Non-Collinear Optical Parametric Chirped-Pulse Amplifier

Daniel Nürenberg

Optical parametric interaction is an important process to realize optical frequency conversion into spectral regimes where direct laser sources are not available. It can further provide extremely broadband spectral amplification when a suitable non-collinear angle is introduced between pump and signal beams, and hence supports few-cycle pulses amplification, which become indispensable laser sources for extreme and attosecond optics. In combination with this chirped-pulse amplification technique, the non-collinear optical parametric amplification (OPCPA) can scale laser intensities to the TW or even PW level and is the potential laser source for strong-field physics at intensities higher than 1020 W/cm2.

3wave Geometry
Fig. 1: Three-wave interaction in a nonlinear crystal with non-collinear geometrical configuration (left); kp pump, ks signal, and ki idler wave. The spectral bandwidth supported in amplification in BBO with different non-collinear angles (right).
Phase Matching Angle

In our group we investigate non-collinear OPCPA both theoretically and experimentally. The dynamic processes of three-wave optical parametric interaction in an optical nonlinear BBO crystal have been numerical calculated and a system optimization has been performed [1]. Experimentally, we have built such a system with a repetition rate of 20 kHz. The amplified signal spectrum supports sub-10fs pulses. A novel dispersion management has been designed, in which a grism stretcher - a combination of a grating and prism pair - and glass block compressor are utilized. Based on a global dispersion balance the new grism stretcher [2] extends the spectral bandwidth up to 300 nm and provides the ability to work with long stretched pulses (>100ps from 650 nm to 1000 nm). Experimentally a pulse duration as short as 10 fs has been obtained after compression based on fringe-resolved autocorrelation (FRAC) and Multi-photon Intrapulse Interference for Phase Scanning (MIIPS) measurements. An adaptive dispersion compensation device (Dazzler) has been installed to compensate the residual high-order dispersion [3,4]. Recently, a carrier-envelope phase stabilization has been implemented.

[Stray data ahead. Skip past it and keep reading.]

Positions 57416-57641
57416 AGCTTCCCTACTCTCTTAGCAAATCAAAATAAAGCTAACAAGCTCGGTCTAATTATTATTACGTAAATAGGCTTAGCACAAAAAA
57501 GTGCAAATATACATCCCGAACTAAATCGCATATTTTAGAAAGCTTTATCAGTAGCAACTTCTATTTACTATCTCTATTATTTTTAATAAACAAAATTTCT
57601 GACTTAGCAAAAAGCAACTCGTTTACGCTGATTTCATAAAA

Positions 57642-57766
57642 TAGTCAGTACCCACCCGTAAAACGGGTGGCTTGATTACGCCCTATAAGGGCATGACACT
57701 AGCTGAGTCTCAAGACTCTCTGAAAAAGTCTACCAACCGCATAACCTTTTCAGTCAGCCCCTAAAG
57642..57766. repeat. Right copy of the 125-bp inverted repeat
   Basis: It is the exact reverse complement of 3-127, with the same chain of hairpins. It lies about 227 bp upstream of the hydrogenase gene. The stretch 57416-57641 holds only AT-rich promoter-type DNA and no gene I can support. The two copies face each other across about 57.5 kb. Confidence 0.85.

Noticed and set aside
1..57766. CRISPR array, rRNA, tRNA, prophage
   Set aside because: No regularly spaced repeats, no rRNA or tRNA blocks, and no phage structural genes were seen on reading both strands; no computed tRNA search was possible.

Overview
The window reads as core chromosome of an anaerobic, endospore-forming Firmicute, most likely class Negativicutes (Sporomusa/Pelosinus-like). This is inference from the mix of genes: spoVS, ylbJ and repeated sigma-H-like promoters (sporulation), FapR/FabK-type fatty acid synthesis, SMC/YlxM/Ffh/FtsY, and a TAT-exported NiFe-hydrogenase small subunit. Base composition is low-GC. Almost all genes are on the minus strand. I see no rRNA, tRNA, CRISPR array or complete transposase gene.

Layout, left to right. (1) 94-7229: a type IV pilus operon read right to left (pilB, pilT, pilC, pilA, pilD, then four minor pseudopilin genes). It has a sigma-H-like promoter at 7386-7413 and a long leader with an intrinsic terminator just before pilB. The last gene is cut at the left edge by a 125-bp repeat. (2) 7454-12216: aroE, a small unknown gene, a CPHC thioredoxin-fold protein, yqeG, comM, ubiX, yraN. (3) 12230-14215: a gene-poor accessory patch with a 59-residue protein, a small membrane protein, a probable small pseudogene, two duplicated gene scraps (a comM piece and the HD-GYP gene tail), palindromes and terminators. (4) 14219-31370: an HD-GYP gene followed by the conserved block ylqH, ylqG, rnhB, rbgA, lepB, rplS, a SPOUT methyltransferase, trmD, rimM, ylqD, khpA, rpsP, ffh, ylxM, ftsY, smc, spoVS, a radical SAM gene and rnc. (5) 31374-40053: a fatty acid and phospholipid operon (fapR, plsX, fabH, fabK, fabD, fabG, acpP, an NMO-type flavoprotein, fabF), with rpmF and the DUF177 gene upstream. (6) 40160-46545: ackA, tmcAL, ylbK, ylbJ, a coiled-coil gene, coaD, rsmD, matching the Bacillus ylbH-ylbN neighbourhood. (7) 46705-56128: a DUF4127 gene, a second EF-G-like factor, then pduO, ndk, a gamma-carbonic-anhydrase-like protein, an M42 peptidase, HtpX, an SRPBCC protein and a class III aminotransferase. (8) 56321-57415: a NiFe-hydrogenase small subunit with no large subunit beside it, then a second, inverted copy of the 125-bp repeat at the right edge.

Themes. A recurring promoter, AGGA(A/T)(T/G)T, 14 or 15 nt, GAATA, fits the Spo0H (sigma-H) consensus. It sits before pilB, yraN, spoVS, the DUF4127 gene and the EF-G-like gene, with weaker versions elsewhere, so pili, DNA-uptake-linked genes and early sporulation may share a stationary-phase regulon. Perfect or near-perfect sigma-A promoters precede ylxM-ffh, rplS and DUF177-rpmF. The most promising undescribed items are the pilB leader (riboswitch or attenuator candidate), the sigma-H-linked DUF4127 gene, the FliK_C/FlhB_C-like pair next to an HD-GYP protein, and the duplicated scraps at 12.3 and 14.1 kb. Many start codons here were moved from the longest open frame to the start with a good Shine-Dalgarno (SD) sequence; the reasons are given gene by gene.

Frac Result
Fig. 2: A typical FRAC results (a, dots: experimental, solid: retrieval), pulse spectral intensity and phase (b) and pulse temporal intensity and phase (c).
Pulse Spectral Intensity
Pulse Temporal Intensity
In-loop f-to-2f spectra and resulting relative CEP vs time.
Fig.3: In-loop f-to-2f spectra and resulting relative CEP vs time. A rms stability of the CEP of ±120 mrad is preserved over 2h.


[1] J. Zheng, H. Zacharias, Appl. Phys. B 97 765 (2009)
[2] J. Zheng, H. Zacharias, Appl. Phys. B 96 445 (2009)
[3] A sub-10 fs noncollinear optical parametric chirped pulse amplifier pumped at 20 kHz pulse repetition rate; Jiaan Zheng, Daniel Nürenberg, Wataru Kobayashi, Thomas Hamann, Markus Lührmann, Johannes A. L'huillier, Richard Wallenstein, Helmut Zacharias; Proc. SPIE 8699, Saratov Fall Meeting 2012: Optical Technologies in Biophysics and Medicine XIV; and Laser Physics and Photonics XIV, 86990U (2013)
[4] Visualization of high-order dispersion for compression of few-cycle pulses; J. Zheng, W. Kobayashi, T. Hamann, D. Nürenberg, M. Lührmann, J.A. L’huillier, R. Wallenstein, H. Zacharias; Appl. Phys. B 116, 549 (2014)